Category Archives: Christianity

Year of Scripture – Day 175

Readings for June 24, 2019
Psalms 58-65

Psalm 58

This is pretty cut throat writing on behalf of the Psalmist as utter vengeance is wished on all those who are evil. And evil, where does it come from . . . birth. Once evil, always evil

Psalm 59

As I read through this Psalm, I can imagine David living in fear, on the run, seeking safety in the mountainous caves. “Each evening they return” he pleas as if for help, seeking safety in his time of trouble. For David, even in these darker chapters of his life, “signs of God’s great might” are revealed as God is David’s fortress and strength.

Psalm 60

If you are David, and you have experienced defeat, where do you turn? God of course! Take a look at v. 7 and following, does it sound familiar? As I read, I was reminded of St. Paul’s words to the Ephesians (6:11-17) as we are called to put on the Armor of God.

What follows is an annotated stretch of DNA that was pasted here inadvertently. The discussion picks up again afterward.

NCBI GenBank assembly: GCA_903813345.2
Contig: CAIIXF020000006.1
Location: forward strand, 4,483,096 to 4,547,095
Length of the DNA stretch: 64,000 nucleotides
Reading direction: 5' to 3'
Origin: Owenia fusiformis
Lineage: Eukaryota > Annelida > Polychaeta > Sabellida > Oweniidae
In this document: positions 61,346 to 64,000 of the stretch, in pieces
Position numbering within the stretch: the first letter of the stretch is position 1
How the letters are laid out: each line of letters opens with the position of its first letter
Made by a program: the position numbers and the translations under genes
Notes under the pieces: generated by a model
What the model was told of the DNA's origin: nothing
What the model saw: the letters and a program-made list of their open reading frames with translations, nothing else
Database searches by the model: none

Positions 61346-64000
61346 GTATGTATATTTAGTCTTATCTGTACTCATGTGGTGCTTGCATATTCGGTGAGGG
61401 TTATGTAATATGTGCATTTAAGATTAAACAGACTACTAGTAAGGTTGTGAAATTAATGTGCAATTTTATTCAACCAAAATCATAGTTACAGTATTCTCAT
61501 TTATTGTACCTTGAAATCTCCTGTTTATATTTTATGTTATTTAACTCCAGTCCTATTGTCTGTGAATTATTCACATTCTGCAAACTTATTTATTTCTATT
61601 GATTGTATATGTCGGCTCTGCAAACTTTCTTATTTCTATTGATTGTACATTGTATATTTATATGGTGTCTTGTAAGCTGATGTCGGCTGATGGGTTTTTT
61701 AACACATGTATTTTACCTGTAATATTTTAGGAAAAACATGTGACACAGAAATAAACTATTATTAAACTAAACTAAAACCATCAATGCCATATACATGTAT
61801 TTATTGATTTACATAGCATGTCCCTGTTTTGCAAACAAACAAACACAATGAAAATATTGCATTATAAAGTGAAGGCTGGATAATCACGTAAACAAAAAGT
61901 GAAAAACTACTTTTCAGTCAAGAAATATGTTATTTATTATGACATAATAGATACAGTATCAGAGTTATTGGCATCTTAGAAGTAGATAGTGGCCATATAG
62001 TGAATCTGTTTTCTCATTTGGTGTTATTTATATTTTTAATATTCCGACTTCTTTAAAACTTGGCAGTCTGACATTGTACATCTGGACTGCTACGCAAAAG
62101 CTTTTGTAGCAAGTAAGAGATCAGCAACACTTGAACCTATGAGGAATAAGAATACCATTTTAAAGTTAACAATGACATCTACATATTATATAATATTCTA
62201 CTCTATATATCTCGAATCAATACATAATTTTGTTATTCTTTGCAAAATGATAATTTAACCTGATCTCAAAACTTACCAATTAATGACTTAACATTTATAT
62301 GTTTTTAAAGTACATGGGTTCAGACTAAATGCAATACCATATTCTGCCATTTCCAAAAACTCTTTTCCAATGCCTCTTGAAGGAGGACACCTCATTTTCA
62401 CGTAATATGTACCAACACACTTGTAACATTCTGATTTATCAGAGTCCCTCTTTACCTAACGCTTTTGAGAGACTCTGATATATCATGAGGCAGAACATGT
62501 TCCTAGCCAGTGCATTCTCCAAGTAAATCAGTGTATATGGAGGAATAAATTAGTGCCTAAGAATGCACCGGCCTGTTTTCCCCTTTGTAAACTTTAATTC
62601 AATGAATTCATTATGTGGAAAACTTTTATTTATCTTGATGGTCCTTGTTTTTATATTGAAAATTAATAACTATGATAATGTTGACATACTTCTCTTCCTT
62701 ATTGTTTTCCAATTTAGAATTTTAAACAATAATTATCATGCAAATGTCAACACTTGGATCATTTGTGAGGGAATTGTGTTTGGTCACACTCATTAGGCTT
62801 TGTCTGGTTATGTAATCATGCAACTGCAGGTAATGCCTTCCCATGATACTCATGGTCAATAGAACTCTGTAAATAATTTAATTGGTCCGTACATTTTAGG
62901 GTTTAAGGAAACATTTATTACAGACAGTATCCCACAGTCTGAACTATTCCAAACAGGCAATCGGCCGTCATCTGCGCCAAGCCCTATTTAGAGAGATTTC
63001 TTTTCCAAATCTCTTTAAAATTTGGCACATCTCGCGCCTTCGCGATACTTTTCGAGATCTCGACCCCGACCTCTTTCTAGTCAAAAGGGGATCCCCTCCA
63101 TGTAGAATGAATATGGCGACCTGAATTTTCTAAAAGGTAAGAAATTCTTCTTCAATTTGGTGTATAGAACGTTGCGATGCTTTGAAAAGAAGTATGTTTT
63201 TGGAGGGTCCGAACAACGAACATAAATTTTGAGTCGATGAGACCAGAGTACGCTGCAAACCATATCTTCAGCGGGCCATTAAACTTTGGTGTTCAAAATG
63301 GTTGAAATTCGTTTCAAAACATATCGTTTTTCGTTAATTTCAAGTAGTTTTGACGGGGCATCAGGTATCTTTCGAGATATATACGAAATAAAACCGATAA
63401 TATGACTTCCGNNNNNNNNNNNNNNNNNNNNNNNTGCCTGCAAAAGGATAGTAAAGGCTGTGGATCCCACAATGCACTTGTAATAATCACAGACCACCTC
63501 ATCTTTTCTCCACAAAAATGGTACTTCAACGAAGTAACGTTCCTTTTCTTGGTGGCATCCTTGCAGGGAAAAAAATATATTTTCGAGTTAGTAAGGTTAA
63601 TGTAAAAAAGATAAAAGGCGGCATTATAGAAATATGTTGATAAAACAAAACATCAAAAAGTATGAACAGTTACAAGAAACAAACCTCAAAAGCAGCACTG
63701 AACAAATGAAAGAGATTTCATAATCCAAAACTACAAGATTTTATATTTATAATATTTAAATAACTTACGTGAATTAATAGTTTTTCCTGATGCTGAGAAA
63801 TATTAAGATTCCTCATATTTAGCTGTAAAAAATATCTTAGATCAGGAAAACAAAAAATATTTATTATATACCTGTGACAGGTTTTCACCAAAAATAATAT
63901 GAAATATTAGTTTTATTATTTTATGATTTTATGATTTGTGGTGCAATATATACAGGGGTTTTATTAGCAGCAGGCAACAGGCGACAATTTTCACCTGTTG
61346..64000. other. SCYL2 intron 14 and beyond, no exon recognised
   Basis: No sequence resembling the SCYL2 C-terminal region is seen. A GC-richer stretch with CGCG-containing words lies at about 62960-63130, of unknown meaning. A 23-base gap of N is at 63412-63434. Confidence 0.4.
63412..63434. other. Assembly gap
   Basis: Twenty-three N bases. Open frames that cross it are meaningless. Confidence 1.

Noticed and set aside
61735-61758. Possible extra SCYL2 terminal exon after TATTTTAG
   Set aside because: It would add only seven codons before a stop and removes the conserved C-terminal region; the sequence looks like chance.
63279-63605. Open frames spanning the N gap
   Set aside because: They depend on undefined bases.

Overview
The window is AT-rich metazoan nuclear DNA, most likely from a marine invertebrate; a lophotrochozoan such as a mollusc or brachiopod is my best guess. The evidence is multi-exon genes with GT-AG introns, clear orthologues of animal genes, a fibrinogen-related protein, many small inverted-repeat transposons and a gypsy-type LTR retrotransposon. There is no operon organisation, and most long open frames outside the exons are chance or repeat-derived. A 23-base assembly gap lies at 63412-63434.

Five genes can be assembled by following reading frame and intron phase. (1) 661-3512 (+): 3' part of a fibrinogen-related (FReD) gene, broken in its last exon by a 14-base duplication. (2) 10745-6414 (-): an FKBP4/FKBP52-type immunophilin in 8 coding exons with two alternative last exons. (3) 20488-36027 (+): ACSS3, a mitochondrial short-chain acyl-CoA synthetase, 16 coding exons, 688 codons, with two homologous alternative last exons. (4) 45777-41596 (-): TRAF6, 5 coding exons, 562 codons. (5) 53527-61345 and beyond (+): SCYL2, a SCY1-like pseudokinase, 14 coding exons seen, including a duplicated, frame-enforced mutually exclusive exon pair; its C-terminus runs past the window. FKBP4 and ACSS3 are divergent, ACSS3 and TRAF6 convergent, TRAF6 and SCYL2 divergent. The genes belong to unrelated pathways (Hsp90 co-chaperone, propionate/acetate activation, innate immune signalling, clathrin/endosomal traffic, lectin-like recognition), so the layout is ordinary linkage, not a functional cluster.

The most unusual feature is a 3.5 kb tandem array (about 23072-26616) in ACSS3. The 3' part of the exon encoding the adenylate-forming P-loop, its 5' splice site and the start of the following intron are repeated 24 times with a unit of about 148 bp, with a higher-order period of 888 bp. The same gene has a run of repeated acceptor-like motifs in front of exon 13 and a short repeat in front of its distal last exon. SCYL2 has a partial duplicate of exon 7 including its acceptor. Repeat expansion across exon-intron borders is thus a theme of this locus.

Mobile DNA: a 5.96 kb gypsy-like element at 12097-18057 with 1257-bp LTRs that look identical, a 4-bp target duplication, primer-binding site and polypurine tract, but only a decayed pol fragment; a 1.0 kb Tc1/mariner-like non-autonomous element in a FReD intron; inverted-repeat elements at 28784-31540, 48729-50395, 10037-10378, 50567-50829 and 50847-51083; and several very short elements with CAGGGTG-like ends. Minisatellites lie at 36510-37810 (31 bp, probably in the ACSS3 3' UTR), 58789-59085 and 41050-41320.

Psalm 61

Lead me to the rock
that is higher that I;
For you are my refuge,
A strong tower against the enemy!

(v. 2b – 3)

Psalm 62

Last week in my sermon I reflected on Elijah hearing God in the silence. (1 Kings 4-15a) Similar themes come up here, as our “Soul waits in silence.” True silence is hard to find, just take a moment to be still an listen . . . silent? Probably not. Yet, here we are reminded to find that inner silence sot hat we can find God.

Psalm 63

The Psalmist is desperate for a relationship with God. There is true longing for something greater . . .

My soul thirst (v. 1)
My flesh faints (v. 1)
My soul clings. (v. 6)

all for the Lord!

Psalm 64

Reading through the Psalm surprised me with words of “Shooting” and “Ambush.” Honestly these weren’t words I expected in a song of praise to God. Not words I like to hear much in life, and too often we hear them again and again. Together let us seek the peace that only Christ can give!

Psalm 65

From the dawn of creation to the depths of the sea, to the stillness of the valley . . . God created it all! Here, praise is given as God reveals power and majesty, in the gift of nature that surrounds us.

Peace,
Pastor Bailey

Readings for the next few days: 
Tuesday, June 25: Psalm 66-69 
Wednesday, June 26: Psalm 70-73
Thursday, June 27: Psalm 74-77

Year of Scripture – Day 174

Readings for Sunday, June 23, 2019
Psalms 51 – 57

Psalm 51